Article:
Gold, Silver, and Jewels Recently Discovered from Historic Sunken Ship in the Bahamas
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Carl Allen and his team have recovered gold, silver, jewels, and other artifacts from the wreckage of the Nuestra Señora de las Maravillas that sank off the Bahamas on January 4, 1656.
“I’ve been going to the Bahamas since I was 12 years old,” says Carl Allen, founder of Allen Exploration and owner of Walker’s Cay in the Bahamas, over drinks on board his 164-foot-long yacht GIGI on a steamy day in Ft. Lauderdale recently. “We came across the Gulf Stream on an old trawler and I still remember how the colors of the Bahama banks hit me like a wave. I’ve been hooked ever since.”
In fact, “hooked” may be the perfect description of the successful businessman, sport fisherman, history buff, and philanthropist who’s spent a good chunk of time on board his impressive fleet of yachts in his beloved Bahamas recently. GIGIis the Westport he bought for his wife Gigi as soon as he sold his rather valuable company several years ago. But GIGIisn’t even the largest yacht in his fleet.
He bought the 183-foot-long Damen Support Vessel AXIS to shadow GIGI. But more importantly, AXIS is also there to help feed Allen’s passion for history and underwater archeology. AXIS has been specifically equipped with everything from a Triton submarine and Icon A5 seaplane to a state-of-the-art dive center so he and his Allen Exploration team can explore what’s beneath the sand and shallow waters of the Bahamas.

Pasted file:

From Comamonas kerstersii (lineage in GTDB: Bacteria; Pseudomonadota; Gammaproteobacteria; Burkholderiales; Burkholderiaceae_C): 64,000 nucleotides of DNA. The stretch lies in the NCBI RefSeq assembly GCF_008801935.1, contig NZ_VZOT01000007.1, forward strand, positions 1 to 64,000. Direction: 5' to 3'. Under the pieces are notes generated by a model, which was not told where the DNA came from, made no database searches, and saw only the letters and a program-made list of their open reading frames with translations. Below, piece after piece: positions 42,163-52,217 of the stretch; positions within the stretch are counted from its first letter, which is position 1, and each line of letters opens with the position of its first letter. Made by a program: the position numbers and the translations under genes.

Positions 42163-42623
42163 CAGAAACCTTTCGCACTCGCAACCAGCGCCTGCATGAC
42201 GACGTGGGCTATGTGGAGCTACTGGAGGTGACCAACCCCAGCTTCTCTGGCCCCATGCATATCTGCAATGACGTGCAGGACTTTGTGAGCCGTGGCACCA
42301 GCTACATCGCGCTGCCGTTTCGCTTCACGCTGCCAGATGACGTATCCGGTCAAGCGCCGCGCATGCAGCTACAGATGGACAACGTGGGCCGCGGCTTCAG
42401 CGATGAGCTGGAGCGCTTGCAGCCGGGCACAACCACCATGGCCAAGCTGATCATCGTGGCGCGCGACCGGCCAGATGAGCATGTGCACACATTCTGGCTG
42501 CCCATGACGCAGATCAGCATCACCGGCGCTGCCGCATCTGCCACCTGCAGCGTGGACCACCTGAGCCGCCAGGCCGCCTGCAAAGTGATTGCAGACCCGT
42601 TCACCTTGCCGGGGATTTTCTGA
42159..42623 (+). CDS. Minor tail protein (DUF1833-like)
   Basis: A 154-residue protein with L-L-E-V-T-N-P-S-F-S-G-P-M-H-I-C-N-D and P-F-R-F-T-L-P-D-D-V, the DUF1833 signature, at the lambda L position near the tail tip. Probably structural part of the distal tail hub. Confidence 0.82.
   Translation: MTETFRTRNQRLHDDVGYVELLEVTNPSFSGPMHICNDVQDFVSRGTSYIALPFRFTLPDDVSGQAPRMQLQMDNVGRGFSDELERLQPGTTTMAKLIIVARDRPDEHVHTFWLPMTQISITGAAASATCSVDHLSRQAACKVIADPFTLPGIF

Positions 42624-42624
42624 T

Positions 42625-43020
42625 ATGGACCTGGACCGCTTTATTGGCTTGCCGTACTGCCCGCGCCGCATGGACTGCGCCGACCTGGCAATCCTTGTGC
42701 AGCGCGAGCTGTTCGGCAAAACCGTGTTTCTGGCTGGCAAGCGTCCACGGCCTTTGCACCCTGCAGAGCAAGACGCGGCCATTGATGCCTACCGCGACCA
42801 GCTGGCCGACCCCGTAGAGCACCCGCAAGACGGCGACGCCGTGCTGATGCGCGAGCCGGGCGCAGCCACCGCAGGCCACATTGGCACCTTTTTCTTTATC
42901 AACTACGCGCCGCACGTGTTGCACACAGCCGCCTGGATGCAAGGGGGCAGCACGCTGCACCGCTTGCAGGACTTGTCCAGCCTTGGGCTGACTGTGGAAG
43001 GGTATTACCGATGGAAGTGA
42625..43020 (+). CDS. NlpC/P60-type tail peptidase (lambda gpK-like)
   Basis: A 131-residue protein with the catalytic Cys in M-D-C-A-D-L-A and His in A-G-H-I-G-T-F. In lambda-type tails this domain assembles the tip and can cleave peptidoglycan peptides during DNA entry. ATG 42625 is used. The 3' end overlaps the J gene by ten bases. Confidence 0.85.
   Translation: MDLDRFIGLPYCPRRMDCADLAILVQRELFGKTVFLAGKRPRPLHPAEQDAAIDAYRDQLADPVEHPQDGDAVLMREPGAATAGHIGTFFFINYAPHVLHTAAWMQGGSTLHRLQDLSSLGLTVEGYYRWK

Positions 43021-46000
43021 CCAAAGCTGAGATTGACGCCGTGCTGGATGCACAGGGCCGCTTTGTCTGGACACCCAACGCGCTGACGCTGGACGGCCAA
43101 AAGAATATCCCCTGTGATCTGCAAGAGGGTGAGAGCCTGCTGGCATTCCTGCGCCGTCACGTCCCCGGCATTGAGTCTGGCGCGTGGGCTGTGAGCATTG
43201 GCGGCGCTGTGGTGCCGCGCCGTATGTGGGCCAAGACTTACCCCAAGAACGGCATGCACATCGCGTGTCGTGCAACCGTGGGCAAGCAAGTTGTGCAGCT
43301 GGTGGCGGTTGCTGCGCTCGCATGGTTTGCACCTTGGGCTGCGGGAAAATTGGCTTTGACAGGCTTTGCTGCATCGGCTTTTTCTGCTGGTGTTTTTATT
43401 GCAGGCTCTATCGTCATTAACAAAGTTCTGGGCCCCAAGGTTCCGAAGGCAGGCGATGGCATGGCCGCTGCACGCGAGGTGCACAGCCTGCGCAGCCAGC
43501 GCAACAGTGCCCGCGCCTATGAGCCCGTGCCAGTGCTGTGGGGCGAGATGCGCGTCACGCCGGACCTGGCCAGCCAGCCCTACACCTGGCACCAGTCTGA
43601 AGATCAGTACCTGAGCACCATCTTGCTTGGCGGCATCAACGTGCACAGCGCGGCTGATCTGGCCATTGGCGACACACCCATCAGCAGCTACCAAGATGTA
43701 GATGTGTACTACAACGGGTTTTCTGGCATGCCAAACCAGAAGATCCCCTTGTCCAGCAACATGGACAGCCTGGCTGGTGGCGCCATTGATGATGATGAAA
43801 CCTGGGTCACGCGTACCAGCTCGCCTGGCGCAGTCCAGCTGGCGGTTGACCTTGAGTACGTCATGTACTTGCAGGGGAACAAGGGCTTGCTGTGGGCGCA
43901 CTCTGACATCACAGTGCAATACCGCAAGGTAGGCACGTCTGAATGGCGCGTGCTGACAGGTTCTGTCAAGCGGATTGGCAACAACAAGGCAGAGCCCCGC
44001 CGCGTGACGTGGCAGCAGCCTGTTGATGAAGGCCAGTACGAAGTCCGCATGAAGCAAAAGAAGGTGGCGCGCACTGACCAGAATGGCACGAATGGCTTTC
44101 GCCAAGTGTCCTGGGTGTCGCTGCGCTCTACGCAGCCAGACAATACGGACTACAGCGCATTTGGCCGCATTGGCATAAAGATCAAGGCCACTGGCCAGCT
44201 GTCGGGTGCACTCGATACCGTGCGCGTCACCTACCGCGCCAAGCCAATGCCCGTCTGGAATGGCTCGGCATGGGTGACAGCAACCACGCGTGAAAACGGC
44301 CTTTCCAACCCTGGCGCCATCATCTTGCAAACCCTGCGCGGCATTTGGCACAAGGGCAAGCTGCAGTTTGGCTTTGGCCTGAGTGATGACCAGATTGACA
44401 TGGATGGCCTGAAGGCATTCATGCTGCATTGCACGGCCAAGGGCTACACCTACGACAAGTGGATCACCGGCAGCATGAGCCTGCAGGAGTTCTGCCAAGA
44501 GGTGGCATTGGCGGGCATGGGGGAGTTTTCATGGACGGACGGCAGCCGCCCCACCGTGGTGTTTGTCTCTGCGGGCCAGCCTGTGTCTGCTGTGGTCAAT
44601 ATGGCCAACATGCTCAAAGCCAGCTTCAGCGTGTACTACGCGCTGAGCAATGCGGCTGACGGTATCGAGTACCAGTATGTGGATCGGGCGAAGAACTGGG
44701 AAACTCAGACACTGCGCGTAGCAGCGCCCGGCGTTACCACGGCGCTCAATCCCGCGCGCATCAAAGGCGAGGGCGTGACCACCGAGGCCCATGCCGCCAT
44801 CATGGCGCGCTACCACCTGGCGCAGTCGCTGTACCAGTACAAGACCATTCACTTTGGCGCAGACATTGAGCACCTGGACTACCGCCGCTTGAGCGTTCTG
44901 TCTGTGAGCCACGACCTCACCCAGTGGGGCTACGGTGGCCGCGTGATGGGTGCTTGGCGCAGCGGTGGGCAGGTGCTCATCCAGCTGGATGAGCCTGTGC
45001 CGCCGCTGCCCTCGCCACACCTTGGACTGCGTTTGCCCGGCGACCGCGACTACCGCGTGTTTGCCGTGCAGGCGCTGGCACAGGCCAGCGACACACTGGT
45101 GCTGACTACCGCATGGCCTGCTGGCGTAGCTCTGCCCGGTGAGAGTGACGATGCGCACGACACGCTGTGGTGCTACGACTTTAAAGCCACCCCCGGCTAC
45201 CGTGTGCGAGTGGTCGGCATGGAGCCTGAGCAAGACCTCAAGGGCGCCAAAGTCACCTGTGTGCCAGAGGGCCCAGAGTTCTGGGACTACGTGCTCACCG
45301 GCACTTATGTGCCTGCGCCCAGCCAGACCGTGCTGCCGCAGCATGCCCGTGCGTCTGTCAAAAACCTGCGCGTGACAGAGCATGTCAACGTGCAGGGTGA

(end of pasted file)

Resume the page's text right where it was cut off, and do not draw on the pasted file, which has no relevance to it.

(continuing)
And they have already made some historic finds. In fact, they’re just about to the Bahamas Maritime Museum in Freeport, Grand Bahama to display numerous priceless artifacts he and his team have recovered from the Nuestra Señora de las Maravillas that sank off the Bahamas on January 4, 1656.
As you might guess of a passionate underwater explorer, Allen is a wonderful combination of realist, romantic, and history buff. He’s a realist when he talks about how hard, frustrating, and expensive recovering artifacts (using AXIS and other boats) that have been strewn across countless miles of open ocean can be. “It’s like searching for a needle…in a desert… underwater,” he says.
But he’s a romantic when he talks about the myth of the Maravillas that’s occupied his imagination since he was young. And he’s a total history buff when he starts talking about what life must have been like in 1656. In fact, he can talk for hours—from memory—about all the historical documents that the archeologists he works with have found (and translated from 17th century Spanish) that paint a detailed picture of who the crew and passengers were, as well as list the large number of gold and silver coins, silver bars and loose gemstones, and many other artifacts it was carrying when it sank.
One of the most stunning artifacts Allen and his team have found so far is a 5-foot, 9-inch long gold chain that weighs almost two pounds that was likely intended for a wealthy aristocrat or even royalty. Allen Exploration lead marine archaeologist James Sinclair believes it was probably crafted by Chinese craftsmen in the Philippines and then exported to Spain by way of Mexico.